Plaz is acutely aware of baseball as a business but does not support the timing of this forced reconfiguration.
“Lots of good players lost jobs and that’s never okay,” he states. “They [MLB] should have made these changes after the 2021 season, not during the pandemic when everything was crazy. At least that’s what I think would have been fair.”

Plaz, though, does appreciate the financial lifeline MLB provided the minor leaguers it kept. Major league teams paid their minor league players $400 a week during the months that would have been the 2020 season. This amount, similar to Plaz’s and his teammates’ weekly pay during a normal year, was enough to keep players afloat.
“I don’t know how many of us would have made it without that support,” he says, relieved.

The assistance was critical for the vast majority of minor leaguers, including Plaz, whose signing bonuses are not enough to live on (only premier prospects receive hefty amounts). Plaz received his $20,000 signing bonus from the Reds in 2015, but that money’s been depleted—30 percent immediately went to his agent and the rest to expenses.
Even during a normal year, most minor leaguers must supplement their baseball money by working ordinary jobs or coaching youth baseball. With more time on his hands than usual over the past 12 months, Plaz coached Little Leaguers, which he’s done before, and assisted a local electrician.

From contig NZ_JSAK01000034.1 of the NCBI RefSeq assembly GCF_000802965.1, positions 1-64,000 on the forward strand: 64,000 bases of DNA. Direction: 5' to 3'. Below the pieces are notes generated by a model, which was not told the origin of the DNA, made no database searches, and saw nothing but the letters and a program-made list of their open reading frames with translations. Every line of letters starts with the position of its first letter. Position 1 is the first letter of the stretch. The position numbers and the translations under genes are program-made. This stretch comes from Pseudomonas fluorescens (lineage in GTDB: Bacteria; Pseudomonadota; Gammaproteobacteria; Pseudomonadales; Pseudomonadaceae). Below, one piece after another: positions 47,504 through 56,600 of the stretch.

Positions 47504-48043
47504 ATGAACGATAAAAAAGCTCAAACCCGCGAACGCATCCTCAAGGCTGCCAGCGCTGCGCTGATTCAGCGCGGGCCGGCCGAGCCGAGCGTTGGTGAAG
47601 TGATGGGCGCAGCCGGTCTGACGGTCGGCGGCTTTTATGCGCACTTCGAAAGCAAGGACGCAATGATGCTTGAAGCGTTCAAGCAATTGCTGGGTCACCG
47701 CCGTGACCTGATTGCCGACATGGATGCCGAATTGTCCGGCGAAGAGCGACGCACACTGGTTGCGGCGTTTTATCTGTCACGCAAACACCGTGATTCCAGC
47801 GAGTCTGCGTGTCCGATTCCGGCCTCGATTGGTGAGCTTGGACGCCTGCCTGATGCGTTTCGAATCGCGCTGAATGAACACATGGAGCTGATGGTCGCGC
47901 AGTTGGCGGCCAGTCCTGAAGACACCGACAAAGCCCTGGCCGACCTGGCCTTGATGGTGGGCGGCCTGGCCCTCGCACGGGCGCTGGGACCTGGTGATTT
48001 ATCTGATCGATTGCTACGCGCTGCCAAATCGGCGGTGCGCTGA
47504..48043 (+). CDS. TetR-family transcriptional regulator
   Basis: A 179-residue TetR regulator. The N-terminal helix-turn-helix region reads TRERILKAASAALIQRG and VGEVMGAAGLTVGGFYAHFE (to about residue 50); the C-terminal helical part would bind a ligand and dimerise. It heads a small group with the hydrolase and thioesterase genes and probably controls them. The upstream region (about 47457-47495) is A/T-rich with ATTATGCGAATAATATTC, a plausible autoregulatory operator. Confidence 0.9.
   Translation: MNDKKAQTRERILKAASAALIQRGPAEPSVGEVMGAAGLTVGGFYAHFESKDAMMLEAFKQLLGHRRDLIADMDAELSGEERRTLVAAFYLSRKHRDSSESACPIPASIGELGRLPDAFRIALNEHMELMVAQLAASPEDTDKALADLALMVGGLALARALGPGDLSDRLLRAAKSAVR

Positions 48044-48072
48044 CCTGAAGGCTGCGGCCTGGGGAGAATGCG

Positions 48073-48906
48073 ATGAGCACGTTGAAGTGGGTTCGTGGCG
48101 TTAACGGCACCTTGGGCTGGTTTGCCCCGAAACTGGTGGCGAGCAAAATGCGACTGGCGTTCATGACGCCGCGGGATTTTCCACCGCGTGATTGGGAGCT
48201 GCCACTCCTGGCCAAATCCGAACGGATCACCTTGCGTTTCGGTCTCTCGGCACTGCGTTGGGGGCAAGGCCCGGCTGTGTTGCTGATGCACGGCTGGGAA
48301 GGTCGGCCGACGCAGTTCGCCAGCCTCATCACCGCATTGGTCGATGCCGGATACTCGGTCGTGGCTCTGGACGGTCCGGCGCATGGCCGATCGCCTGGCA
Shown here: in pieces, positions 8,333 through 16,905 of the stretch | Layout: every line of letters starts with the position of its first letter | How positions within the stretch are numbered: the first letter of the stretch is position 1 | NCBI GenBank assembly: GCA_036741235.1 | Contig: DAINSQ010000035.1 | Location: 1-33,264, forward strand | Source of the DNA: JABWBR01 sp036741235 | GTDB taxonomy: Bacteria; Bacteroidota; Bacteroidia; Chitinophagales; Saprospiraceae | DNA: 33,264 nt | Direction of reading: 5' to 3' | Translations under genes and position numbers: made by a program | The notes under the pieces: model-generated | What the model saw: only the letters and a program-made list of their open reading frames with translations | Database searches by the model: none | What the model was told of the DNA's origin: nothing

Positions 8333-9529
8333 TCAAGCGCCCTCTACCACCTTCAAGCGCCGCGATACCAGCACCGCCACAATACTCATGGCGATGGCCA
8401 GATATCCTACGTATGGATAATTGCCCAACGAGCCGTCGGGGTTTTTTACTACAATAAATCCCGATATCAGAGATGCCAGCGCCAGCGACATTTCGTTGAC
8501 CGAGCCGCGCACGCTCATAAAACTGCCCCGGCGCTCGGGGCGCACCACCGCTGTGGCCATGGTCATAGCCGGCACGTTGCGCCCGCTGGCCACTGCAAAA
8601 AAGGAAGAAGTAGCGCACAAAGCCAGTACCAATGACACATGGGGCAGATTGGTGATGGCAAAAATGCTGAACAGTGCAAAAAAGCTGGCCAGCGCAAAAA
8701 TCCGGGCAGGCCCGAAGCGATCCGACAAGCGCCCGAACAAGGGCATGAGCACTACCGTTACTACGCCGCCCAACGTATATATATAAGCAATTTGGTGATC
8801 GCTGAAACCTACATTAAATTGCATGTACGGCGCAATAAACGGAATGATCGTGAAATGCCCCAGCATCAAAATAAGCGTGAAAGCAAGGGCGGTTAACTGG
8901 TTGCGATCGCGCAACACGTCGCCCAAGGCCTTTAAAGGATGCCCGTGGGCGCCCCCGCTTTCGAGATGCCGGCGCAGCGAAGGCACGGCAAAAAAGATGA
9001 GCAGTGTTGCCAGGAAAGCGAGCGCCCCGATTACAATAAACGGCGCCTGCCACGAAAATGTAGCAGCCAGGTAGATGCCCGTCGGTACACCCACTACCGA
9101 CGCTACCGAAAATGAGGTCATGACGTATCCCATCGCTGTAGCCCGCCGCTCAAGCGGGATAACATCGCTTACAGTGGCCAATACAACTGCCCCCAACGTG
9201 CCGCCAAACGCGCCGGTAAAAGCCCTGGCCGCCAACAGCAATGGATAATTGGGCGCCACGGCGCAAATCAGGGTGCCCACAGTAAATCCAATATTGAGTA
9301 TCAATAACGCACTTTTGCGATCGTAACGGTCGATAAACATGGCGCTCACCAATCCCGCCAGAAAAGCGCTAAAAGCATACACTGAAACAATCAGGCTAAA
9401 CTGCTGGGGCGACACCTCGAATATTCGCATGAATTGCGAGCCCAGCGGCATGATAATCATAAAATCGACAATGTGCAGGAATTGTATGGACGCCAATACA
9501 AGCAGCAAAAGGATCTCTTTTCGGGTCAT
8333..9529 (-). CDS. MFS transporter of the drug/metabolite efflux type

The nonprofit More Than Baseball, which supports minor leaguers in need, also delivered for Plaz and hundreds of others who applied for assistance. It gave Plaz a $300 check, which while modest, was meant to help pay looming bills, transportation costs, and baseball-related expenses. The amount the organization provided to players was based mainly on their signing bonuses; the lower the bonus, the higher the assistance. This monetary help was made possible by generous donations from star MLB players such as Adam Wainwright and Daniel Murphy, who remember with empathy the struggles of lower-level ball.

“Major Leaguers know what it’s like to play down here,” Plaz explains. “A lot of them don’t consider us to be less than them.”

The young Venezuelan serves as More Than Baseball’s Latin American ambassador, championing the organization’s mission to advocate for minor leaguers, who essentially have no collective voice.

“I try to reach out to other Latin players who could benefit from More Than Baseball,” Plaz says proudly. “I’m very thankful for the organization and the efforts of [Executive Director] Jeremy Wolf. They stood up when we needed it. We are way more than coworkers, we are family.”